Along with a survey of African American history, we will introduce a variety of examples and voices to include diverse African American experiences and perspectives. We also introduce the interdisciplinary method that is at the heart of the field. You will learn about several disciplines - history, social science, Black feminism, and cultural studies-that have contributed to Africana Studies. Working between them, you will gain a multi-faceted sense of selected topics that can point you towards an overview of African American history and culture and help shape your own additional studies. Prerequisites: Recommended: A United States history course and United States government course. This course partially meets the General Education requirement in American History for all students, but fully meets the General Education requirement in American History for students scoring 85 or above on the New York State Regents exam in United States History and Government. This course was previously HIS-243124 The African American Experience.

Attributes: Liberal, Partial American Hist Gen Ed

INMS 3045  The Reel World  (4 Credits)  

In this course we will critically assess the historical, cultural, and artistic development of cinema around the globe, through a close analysis of a range of international films, movements, and traditions. Specific attention will be paid to the national cinemas of a range of countries across the world, which may include the continents of the Americas, Africa, Europe, Oceania, and Asia.

Attributes: Other World Civilization Gn Ed, Liberal

INMS 3046  Whiteness Studies  (3 Credits)  

The course was designed to teach students about socially and politically constructed whiteness as a learned behavior and its ideological based values, habits, behavior, attitudes, power and overall dominance over others. This advanced undergraduate course addresses social construction, the history of the ideology of “race,” white power, racial structures, overt vs covert racial practices, whiteness as portable, how white culture works, positions of power, space, media and performance, economics of whiteness and, gendering of race prioritized through the performance of whiteness.

INMS 3050  Theories & Methods in Interdisciplinary & Multidisciplinary Studies  (4 Credits)  

This advanced study is designed to familiarize you with the theories and methods of interdisciplinary and multidisciplinary studies. It draws on subjects that will vary according to instructor to address a selected question. Students will demonstrate a mastery of interdisciplinary and multidisciplinary approaches to important issues as evidenced through well-developed research, writing, speaking, and/or graphic presentations.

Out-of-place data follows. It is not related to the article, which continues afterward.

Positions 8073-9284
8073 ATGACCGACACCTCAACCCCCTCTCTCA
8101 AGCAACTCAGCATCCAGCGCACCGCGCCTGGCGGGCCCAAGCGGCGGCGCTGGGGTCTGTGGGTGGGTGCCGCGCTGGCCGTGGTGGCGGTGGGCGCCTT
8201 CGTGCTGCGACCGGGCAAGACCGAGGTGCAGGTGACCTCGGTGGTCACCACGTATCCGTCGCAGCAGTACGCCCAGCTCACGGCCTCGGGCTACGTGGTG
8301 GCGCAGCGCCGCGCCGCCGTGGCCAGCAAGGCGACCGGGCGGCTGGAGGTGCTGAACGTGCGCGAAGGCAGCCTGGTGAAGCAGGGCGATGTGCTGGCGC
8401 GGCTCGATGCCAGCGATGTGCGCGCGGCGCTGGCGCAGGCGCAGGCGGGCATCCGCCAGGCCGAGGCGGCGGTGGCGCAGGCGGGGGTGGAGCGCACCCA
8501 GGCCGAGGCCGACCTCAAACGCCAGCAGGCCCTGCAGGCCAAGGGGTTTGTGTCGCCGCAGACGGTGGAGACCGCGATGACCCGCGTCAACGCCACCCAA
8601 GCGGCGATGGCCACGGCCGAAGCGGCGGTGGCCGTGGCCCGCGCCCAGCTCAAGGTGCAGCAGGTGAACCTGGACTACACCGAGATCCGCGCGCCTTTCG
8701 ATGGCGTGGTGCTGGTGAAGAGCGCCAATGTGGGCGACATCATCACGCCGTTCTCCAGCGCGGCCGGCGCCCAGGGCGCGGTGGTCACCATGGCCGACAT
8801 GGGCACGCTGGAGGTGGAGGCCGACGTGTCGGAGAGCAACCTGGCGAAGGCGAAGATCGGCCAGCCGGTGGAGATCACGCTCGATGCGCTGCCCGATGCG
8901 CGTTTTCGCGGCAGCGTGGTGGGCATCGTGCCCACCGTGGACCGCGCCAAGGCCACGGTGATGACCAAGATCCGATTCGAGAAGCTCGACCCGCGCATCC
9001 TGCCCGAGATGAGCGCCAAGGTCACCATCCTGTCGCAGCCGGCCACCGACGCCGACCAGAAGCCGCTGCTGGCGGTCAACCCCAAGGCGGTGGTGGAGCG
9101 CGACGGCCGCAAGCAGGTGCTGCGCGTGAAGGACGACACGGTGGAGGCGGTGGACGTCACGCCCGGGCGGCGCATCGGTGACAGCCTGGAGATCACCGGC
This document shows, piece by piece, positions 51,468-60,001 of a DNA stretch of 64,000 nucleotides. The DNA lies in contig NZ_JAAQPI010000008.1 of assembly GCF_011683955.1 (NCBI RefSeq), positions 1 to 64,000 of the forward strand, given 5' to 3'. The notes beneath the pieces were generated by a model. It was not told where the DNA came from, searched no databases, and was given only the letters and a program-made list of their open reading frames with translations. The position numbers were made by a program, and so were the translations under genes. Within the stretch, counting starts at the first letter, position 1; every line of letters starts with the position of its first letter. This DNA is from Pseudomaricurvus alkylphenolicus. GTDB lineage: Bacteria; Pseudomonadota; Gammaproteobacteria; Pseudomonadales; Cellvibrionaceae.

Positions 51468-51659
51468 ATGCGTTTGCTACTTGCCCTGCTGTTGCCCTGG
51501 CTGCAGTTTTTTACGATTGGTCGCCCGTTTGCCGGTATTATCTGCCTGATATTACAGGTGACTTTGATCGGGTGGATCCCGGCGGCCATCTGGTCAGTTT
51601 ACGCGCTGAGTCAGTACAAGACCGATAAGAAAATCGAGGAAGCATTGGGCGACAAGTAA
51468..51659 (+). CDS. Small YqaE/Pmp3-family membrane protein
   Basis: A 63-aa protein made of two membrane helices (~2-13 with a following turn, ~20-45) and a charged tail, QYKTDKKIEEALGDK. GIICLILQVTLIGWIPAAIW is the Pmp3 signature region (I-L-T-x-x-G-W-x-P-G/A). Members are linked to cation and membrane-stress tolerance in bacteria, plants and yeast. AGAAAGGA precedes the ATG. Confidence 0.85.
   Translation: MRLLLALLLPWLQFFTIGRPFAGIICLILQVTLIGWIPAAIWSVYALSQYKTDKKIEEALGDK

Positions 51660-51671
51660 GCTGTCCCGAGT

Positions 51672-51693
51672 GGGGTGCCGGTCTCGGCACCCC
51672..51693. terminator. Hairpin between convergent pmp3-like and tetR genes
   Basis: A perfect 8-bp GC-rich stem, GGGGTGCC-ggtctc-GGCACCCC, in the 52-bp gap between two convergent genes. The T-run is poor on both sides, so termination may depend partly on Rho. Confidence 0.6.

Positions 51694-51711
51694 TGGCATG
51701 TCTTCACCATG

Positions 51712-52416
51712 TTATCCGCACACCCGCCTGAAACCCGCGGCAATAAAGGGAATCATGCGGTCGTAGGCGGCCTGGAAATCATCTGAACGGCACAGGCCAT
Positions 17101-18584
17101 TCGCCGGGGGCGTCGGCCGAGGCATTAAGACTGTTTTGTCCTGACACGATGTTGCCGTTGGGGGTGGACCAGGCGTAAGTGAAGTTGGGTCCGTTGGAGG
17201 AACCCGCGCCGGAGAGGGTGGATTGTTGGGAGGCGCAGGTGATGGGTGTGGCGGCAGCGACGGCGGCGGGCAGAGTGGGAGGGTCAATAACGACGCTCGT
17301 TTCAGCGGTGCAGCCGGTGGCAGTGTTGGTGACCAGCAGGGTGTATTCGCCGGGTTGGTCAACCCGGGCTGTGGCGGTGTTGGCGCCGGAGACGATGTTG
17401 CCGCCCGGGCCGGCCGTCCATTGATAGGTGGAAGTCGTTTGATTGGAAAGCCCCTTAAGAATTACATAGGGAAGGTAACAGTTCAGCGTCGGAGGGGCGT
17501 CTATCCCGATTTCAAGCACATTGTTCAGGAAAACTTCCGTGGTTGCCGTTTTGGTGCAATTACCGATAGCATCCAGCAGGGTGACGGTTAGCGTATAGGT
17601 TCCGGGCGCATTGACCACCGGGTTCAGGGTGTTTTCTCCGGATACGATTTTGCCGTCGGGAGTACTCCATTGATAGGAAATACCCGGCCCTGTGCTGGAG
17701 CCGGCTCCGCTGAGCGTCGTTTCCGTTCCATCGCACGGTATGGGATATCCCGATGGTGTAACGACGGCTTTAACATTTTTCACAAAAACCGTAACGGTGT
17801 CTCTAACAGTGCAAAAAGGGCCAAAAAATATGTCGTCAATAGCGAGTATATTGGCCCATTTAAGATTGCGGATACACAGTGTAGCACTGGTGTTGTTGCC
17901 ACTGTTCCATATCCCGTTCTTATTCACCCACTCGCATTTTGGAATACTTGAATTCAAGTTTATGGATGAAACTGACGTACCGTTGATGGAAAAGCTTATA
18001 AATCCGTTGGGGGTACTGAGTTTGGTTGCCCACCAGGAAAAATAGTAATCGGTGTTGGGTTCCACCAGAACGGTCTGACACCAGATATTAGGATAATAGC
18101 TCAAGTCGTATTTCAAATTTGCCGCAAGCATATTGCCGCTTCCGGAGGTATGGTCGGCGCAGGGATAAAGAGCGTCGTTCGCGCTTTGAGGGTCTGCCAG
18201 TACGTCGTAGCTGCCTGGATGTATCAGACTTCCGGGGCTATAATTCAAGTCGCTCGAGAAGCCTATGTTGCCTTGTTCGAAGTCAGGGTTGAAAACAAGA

Attributes: Liberal

INMS 3055  Women as Healers  (4 Credits)  

This study examines women's roles and experiences as healers using a cross-cultural and interdisciplinary perspective. The study is grounded in ethnographic, biographical, historical, and journalistic accounts. Women have played a central role in healing and care-giving in all human societies and throughout history, often being subject to different expectations, challenges, and dangers compared to their male counterparts.  From birth to the end-of-life, from home remedies to homeopathy, from shamans to surgeons, women's healing knowledge and skills have made a significant impact on their families, communities, and their own destinies, as well as being a means of empowerment and social action.

Attributes: Liberal

INMS 3996  Special Topics in INMS  (4 Credits)  

The content of this course will vary by term and section. Students may repeat this course for credit as long as the topic differs. Please refer to the Term Guide for course topic offerings.

Attributes: Liberal

INMS 3997  Special topics in INMS  (4 Credits)  

The content of this course will vary by term and section. Students may repeat this course for credit as long as the topic differs. Please refer to the Term Guide for course topic offerings.

INMS 3998  Individualized Studies in Interdisciplinary Multidisciplinary Studies (INMS)  (1-8 Credits)  

Students have the opportunity to develop individualized studies with their mentor in Interdisciplinary Multidisciplinary Studies (INMS). Please contact your mentor/advisor for more details.

INMS 4005  Capstone in Interdisciplinary or Multidisciplinary Studies  (4 Credits)  

In this study, students will develop a project that addresses the theme, issue, or question that framed the design of their degree program. This project represents the culmination of all the knowledge the student has acquired during their degree. The student will propose a research project which can be expressed through various formats (e.g., interactive project/exhibit, thesis-type paper, practical research and presentation, or an art or technology related modality in their subject area) and develop it over the course of the term. The final project may be completed in person or as a webpage with sound and video examples. This will be accompanied by an essay that delineates scholars who have influenced the project (a mini literature review) and analyzes how the project either compares (multidisciplinary) or integrates (interdisciplinary) previous knowledge to yield a new perspective on the question.